Aedile (Aedilis) was an official in the Roman Republic. The name of this office comes from the word “temple” (aedes). Aedile was the second office held by a Roman in his political career at the age of 36. This position was probably created in 494 BCE. when was the first time the two plebeian aediles (aediles plebei) were selected. They were elected by the people’s tribunes during tribute assemblies (comitia tributa) for a term of one year. Initially, their role was limited to helping the stands.
In 366 BCE two patrician aediles curules, dealing with the organization of the games, were introduced to the magistracy. They were elected by tribunal commissions for a one-year term. Curule aedile were initially considered to be of higher rank than their plebeian counterparts, which was marked by a purple trail on the toga border, which the plebeian ailerons did not have.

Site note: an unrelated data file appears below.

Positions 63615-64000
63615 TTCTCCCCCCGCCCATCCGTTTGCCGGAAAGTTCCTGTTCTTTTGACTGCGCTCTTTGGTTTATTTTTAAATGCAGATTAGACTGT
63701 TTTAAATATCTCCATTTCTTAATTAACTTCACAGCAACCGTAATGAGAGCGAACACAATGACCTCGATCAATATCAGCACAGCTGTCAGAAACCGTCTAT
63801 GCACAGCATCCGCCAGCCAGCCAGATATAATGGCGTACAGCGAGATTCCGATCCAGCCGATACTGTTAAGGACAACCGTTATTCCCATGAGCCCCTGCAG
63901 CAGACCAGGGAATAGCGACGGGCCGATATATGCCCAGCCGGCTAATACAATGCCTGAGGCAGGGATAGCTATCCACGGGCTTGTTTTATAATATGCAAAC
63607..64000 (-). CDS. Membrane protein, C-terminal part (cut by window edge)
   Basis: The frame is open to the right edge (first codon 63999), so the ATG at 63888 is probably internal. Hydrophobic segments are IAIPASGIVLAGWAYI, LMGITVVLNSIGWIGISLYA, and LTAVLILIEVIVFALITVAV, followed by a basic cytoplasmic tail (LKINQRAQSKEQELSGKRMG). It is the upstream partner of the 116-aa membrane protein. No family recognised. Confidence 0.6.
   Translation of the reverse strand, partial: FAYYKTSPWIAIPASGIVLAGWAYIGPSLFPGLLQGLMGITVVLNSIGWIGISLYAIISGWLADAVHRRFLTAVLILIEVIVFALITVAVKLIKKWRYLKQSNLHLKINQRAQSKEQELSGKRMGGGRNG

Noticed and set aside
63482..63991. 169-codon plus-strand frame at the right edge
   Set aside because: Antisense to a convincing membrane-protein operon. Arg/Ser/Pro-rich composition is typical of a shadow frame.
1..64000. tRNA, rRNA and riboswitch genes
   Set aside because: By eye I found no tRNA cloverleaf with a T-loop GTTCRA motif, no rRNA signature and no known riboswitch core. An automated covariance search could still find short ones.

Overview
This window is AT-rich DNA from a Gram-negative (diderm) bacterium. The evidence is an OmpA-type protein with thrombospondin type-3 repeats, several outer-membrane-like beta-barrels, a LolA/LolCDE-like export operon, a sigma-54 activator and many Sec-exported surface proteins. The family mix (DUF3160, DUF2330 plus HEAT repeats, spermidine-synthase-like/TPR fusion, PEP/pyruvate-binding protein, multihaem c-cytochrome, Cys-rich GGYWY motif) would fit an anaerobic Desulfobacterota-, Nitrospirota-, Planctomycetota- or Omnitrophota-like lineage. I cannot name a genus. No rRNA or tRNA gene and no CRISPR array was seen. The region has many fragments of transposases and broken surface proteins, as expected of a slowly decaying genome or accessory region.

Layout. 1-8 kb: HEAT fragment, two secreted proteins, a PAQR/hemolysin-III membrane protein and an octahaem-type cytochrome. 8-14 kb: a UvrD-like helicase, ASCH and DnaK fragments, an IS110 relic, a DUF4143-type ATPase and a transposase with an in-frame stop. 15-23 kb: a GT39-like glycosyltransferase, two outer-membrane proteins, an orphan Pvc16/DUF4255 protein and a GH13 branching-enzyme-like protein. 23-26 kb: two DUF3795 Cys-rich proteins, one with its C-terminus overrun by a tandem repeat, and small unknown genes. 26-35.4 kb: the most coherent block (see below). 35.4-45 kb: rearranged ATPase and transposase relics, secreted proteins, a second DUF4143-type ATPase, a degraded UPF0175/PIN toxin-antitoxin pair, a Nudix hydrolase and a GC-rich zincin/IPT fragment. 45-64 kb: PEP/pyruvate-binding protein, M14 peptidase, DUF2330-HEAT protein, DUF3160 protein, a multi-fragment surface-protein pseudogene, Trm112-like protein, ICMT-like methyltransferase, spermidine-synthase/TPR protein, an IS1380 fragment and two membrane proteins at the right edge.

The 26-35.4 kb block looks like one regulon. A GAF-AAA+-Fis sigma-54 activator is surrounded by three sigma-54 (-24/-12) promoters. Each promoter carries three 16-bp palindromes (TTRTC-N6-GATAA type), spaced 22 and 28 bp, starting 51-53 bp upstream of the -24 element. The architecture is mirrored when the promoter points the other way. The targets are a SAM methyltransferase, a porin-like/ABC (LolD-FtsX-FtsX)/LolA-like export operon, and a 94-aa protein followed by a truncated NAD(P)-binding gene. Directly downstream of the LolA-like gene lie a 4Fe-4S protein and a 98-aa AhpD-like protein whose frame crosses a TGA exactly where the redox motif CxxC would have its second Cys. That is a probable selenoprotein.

With time, plebeians were admitted to the curule edile, where the prestige differences disappeared. Apart from the prestigious aspect of the curule edile, in practice, the curule aediles had the same scope of activity. His further career depended on whether people liked him or not.
Under Caesar, the number of aediles has been increased to six by adding two aediles for the city’s food supply (aediles cereales).
Aedile was involved in: supervising order and security in the city, controlling public works, supplying the city with food, setting prices, organizing games at the request of the senate. Moreover, he collected taxes from Rome. He was also endowed with the right to punish various offences with fines. He performed all their functions honourably without receiving any remuneration. Aedile, while holding his office, had to use his funds.